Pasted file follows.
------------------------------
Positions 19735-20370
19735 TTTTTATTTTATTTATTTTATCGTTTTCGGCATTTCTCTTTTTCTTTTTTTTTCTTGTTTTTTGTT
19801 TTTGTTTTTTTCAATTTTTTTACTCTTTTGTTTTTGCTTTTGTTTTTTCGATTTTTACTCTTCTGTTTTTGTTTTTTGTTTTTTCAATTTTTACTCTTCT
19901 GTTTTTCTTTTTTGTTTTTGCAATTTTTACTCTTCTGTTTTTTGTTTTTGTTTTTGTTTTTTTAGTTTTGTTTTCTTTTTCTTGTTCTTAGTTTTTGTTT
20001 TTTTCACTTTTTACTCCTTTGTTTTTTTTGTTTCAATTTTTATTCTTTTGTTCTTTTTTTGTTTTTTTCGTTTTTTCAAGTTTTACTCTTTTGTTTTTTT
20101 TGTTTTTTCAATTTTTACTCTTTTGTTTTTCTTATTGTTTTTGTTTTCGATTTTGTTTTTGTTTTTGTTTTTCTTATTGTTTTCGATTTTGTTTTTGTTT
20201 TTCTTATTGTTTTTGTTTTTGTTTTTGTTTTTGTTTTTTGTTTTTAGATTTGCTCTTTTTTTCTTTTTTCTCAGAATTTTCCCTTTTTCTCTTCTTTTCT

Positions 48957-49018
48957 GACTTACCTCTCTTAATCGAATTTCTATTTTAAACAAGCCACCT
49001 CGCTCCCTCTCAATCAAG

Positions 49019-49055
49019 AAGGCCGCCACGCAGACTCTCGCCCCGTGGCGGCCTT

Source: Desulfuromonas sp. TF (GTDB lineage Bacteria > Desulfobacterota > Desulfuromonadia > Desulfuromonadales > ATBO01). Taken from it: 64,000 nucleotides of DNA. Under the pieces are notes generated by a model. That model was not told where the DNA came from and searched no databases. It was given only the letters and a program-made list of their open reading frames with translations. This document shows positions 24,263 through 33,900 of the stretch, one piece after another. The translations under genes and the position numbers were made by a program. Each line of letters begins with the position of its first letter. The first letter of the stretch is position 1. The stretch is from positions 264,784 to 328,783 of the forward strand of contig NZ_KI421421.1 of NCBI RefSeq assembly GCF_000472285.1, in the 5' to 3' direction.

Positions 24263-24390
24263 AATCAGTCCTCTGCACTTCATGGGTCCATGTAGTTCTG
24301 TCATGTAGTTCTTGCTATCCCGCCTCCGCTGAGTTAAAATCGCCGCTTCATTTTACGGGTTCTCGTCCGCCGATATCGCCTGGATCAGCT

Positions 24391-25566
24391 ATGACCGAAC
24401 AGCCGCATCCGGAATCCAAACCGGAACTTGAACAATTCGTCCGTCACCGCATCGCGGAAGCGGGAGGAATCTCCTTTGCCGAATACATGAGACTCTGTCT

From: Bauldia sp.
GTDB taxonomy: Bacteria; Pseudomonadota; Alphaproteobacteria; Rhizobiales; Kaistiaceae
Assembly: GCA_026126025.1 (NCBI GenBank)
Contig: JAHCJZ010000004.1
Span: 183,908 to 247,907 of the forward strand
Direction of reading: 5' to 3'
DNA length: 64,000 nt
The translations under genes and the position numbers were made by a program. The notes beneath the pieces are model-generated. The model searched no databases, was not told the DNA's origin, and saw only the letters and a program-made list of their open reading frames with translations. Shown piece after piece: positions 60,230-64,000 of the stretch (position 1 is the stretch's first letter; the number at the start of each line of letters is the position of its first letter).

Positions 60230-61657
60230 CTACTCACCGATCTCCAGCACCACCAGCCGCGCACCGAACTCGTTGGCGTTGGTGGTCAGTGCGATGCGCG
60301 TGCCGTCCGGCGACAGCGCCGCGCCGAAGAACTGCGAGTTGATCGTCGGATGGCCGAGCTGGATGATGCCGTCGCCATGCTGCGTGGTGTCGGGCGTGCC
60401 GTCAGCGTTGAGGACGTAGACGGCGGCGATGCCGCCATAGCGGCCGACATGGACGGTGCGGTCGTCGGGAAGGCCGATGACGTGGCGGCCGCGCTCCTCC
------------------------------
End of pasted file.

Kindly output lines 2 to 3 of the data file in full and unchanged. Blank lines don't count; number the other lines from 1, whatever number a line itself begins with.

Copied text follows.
19735 TTTTTATTTTATTTATTTTATCGTTTTCGGCATTTCTCTTTTTCTTTTTTTTTCTTGTTTTTTGTT
19801 TTTGTTTTTTTCAATTTTTTTACTCTTTTGTTTTTGCTTTTGTTTTTTCGATTTTTACTCTTCTGTTTTTGTTTTTTGTTTTTTCAATTTTTACTCTTCT